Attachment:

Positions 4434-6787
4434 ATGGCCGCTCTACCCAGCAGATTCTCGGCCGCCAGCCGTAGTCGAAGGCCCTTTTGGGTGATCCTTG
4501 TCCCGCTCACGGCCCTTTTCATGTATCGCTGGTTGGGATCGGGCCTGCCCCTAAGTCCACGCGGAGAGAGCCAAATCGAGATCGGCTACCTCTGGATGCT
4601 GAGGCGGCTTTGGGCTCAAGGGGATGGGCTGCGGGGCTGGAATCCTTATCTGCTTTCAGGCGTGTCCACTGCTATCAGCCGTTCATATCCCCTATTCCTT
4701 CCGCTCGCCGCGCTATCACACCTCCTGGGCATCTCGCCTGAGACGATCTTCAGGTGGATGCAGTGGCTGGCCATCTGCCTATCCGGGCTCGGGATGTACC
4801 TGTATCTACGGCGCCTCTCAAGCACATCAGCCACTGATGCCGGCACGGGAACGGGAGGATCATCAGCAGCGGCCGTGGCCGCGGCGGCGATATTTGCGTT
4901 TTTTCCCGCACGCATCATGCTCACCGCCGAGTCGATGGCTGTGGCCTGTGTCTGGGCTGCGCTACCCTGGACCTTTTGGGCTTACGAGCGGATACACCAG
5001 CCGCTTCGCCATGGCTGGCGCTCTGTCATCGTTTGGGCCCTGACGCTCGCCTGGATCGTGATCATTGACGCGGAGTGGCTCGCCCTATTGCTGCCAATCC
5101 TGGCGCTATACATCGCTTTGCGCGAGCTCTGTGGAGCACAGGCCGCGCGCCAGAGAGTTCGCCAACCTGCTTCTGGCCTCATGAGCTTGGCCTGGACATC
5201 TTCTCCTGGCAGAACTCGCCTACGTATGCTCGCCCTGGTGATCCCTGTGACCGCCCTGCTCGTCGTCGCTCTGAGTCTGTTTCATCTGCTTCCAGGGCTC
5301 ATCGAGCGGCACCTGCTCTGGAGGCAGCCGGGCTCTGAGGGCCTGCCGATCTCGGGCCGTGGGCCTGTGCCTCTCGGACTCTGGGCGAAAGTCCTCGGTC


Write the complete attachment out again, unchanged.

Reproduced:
Positions 4434-6787
4434 ATGGCCGCTCTACCCAGCAGATTCTCGGCCGCCAGCCGTAGTCGAAGGCCCTTTTGGGTGATCCTTG
4501 TCCCGCTCACGGCCCTTTTCATGTATCGCTGGTTGGGATCGGGCCTGCCCCTAAGTCCACGCGGAGAGAGCCAAATCGAGATCGGCTACCTCTGGATGCT
4601 GAGGCGGCTTTGGGCTCAAGGGGATGGGCTGCGGGGCTGGAATCCTTATCTGCTTTCAGGCGTGTCCACTGCTATCAGCCGTTCATATCCCCTATTCCTT
4701 CCGCTCGCCGCGCTATCACACCTCCTGGGCATCTCGCCTGAGACGATCTTCAGGTGGATGCAGTGGCTGGCCATCTGCCTATCCGGGCTCGGGATGTACC
4801 TGTATCTACGGCGCCTCTCAAGCACATCAGCCACTGATGCCGGCACGGGAACGGGAGGATCATCAGCAGCGGCCGTGGCCGCGGCGGCGATATTTGCGTT
4901 TTTTCCCGCACGCATCATGCTCACCGCCGAGTCGATGGCTGTGGCCTGTGTCTGGGCTGCGCTACCCTGGACCTTTTGGGCTTACGAGCGGATACACCAG
5001 CCGCTTCGCCATGGCTGGCGCTCTGTCATCGTTTGGGCCCTGACGCTCGCCTGGATCGTGATCATTGACGCGGAGTGGCTCGCCCTATTGCTGCCAATCC
5101 TGGCGCTATACATCGCTTTGCGCGAGCTCTGTGGAGCACAGGCCGCGCGCCAGAGAGTTCGCCAACCTGCTTCTGGCCTCATGAGCTTGGCCTGGACATC
5201 TTCTCCTGGCAGAACTCGCCTACGTATGCTCGCCCTGGTGATCCCTGTGACCGCCCTGCTCGTCGTCGCTCTGAGTCTGTTTCATCTGCTTCCAGGGCTC
5301 ATCGAGCGGCACCTGCTCTGGAGGCAGCCGGGCTCTGAGGGCCTGCCGATCTCGGGCCGTGGGCCTGTGCCTCTCGGACTCTGGGCGAAAGTCCTCGGTC